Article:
The NOBEL Project releases today a compendium describing the regulatory processes for medicinal products, medical devices and in vitro diagnostic devices. It contains helpful information about standardisation of such products. In addition, it provides links and contact data to relevant agencies in Europe and eight countries outside Europe. The market of healthcare products is global and subject to changes due to more cross-technology and digitized smart products. Accordingly, technology developers and especially start-ups need to know and understand that they have to run through complex regulatory and standardisation processes to reach the market. We hope this document will be helpful for you.
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Do you lead some innovative projects in healthcare? Are you developing breakthrough solutions for patients but still need guidance to accelerate your future approval and reimbursement? Are you a policy maker? Please download and share the compendium of the NOBEL Project about regulatory process for medicinal products, medical devices & In vitro diagnostics BY CLICKING HERE.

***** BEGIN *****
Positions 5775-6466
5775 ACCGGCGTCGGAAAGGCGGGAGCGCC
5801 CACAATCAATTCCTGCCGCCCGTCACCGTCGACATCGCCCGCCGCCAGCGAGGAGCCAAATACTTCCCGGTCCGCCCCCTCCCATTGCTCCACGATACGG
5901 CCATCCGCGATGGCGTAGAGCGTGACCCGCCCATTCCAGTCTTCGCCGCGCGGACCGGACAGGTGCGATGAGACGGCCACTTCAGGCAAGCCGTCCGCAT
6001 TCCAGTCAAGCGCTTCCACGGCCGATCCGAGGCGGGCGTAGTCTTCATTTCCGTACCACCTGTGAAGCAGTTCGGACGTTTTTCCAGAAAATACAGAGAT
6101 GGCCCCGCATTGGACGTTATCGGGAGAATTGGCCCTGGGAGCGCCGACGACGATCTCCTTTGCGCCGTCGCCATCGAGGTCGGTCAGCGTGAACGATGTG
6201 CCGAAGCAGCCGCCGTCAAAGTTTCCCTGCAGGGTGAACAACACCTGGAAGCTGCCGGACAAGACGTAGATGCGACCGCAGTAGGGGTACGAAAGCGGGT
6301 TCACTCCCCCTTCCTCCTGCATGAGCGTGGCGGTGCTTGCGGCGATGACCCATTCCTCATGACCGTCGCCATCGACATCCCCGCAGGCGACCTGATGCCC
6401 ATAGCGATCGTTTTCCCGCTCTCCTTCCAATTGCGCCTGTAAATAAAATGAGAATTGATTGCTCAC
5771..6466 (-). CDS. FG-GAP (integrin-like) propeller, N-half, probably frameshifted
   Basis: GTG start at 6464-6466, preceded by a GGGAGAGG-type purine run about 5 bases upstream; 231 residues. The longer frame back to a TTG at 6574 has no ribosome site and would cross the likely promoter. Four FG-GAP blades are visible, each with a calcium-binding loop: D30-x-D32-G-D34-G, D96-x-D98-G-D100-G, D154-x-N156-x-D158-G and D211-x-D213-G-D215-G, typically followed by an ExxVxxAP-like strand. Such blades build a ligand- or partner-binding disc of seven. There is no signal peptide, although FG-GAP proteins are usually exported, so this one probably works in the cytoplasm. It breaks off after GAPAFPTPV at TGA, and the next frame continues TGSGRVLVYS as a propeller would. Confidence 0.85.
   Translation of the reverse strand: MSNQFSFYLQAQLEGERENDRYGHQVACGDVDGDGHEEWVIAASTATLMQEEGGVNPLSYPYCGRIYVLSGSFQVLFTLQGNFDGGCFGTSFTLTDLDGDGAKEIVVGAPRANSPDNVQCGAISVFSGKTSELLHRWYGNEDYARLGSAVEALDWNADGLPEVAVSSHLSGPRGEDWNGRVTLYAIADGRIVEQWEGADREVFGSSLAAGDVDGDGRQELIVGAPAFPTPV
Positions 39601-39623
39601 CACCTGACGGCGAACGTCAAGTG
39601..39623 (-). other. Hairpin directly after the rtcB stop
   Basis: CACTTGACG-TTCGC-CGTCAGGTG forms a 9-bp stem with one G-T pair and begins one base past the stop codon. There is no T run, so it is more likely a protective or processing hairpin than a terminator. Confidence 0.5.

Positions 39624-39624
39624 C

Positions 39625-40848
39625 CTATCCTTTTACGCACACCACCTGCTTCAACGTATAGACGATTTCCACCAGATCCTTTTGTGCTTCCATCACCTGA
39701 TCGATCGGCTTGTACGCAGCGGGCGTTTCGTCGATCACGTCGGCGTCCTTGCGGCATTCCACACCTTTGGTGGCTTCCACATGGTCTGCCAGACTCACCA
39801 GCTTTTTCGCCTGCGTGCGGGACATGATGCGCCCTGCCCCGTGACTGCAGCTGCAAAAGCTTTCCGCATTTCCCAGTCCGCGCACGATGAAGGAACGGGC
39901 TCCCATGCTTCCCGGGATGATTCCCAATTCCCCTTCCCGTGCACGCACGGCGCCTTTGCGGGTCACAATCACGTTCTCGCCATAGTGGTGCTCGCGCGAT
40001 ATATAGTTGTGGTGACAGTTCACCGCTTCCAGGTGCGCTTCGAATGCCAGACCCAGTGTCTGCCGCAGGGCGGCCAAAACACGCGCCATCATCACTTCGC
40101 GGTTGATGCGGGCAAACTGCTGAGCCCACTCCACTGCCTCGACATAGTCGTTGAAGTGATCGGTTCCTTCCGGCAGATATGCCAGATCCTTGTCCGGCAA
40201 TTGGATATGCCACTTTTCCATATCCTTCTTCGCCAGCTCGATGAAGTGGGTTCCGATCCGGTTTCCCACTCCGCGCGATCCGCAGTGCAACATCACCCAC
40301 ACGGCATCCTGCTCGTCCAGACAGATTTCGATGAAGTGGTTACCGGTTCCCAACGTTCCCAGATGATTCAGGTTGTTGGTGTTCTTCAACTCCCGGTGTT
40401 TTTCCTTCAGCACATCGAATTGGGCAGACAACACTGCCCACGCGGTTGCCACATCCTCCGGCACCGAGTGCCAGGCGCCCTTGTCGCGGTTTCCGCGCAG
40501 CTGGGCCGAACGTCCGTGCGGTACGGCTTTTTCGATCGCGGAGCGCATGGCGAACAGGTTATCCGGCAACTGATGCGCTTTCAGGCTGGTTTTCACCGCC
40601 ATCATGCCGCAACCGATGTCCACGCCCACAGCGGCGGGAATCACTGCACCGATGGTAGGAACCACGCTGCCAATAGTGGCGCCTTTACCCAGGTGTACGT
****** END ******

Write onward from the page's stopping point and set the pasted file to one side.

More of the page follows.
Introduction: the Ecosystem of Healthcare products
The translation of any new medical invention, including nanomedicine, into a final product is a highly regulated and complex process. The process can be roughly divided into a pre-clinical and clinical trials part – governed by regulation agencies such as the European Medicines Agency (EMA) or National Agencies – and in continuation, into a part dealing with pricing and reimbursement issues, which are mainly handled by national or regional authorities.
Methods & main results
The compendium edited by the NOBEL Project gives a broad overview of this regulatory ecosystem and issues to be considered on the way from research proof of concept to the patient. It can be used as kind of a guidance listing the requirements and processes for the three main areas: preclinical and clinical regulations plus reimbursement.